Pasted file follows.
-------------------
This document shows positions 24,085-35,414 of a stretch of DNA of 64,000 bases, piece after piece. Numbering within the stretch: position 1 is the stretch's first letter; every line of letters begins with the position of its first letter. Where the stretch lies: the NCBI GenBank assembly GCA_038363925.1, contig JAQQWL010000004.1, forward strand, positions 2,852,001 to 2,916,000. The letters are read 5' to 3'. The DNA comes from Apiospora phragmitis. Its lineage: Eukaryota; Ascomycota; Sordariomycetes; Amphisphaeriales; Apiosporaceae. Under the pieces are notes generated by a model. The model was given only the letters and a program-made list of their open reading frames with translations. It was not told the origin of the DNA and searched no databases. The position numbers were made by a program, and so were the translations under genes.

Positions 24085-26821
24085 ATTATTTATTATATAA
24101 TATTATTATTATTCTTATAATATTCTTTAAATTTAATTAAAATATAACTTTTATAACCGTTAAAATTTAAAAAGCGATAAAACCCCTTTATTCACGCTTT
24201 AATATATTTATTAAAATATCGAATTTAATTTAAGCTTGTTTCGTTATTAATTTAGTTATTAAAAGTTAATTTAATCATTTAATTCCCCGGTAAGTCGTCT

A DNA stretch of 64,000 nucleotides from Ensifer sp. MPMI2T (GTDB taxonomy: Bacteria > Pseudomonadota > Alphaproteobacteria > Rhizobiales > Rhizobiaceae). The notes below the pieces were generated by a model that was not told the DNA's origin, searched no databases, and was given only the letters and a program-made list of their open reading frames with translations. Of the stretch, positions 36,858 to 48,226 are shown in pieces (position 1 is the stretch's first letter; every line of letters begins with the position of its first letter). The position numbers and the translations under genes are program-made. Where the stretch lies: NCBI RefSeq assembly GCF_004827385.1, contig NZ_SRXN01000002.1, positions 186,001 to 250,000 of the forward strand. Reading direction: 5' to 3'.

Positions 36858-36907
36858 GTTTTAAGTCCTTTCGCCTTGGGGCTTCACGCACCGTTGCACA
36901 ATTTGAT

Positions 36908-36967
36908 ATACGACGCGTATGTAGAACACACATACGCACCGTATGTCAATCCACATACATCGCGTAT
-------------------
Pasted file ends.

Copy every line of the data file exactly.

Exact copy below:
This document shows positions 24,085-35,414 of a stretch of DNA of 64,000 bases, piece after piece. Numbering within the stretch: position 1 is the stretch's first letter; every line of letters begins with the position of its first letter. Where the stretch lies: the NCBI GenBank assembly GCA_038363925.1, contig JAQQWL010000004.1, forward strand, positions 2,852,001 to 2,916,000. The letters are read 5' to 3'. The DNA comes from Apiospora phragmitis. Its lineage: Eukaryota; Ascomycota; Sordariomycetes; Amphisphaeriales; Apiosporaceae. Under the pieces are notes generated by a model. The model was given only the letters and a program-made list of their open reading frames with translations. It was not told the origin of the DNA and searched no databases. The position numbers were made by a program, and so were the translations under genes.

Positions 24085-26821
24085 ATTATTTATTATATAA
24101 TATTATTATTATTCTTATAATATTCTTTAAATTTAATTAAAATATAACTTTTATAACCGTTAAAATTTAAAAAGCGATAAAACCCCTTTATTCACGCTTT
24201 AATATATTTATTAAAATATCGAATTTAATTTAAGCTTGTTTCGTTATTAATTTAGTTATTAAAAGTTAATTTAATCATTTAATTCCCCGGTAAGTCGTCT

A DNA stretch of 64,000 nucleotides from Ensifer sp. MPMI2T (GTDB taxonomy: Bacteria > Pseudomonadota > Alphaproteobacteria > Rhizobiales > Rhizobiaceae). The notes below the pieces were generated by a model that was not told the DNA's origin, searched no databases, and was given only the letters and a program-made list of their open reading frames with translations. Of the stretch, positions 36,858 to 48,226 are shown in pieces (position 1 is the stretch's first letter; every line of letters begins with the position of its first letter). The position numbers and the translations under genes are program-made. Where the stretch lies: NCBI RefSeq assembly GCF_004827385.1, contig NZ_SRXN01000002.1, positions 186,001 to 250,000 of the forward strand. Reading direction: 5' to 3'.

Positions 36858-36907
36858 GTTTTAAGTCCTTTCGCCTTGGGGCTTCACGCACCGTTGCACA
36901 ATTTGAT

Positions 36908-36967
36908 ATACGACGCGTATGTAGAACACACATACGCACCGTATGTCAATCCACATACATCGCGTAT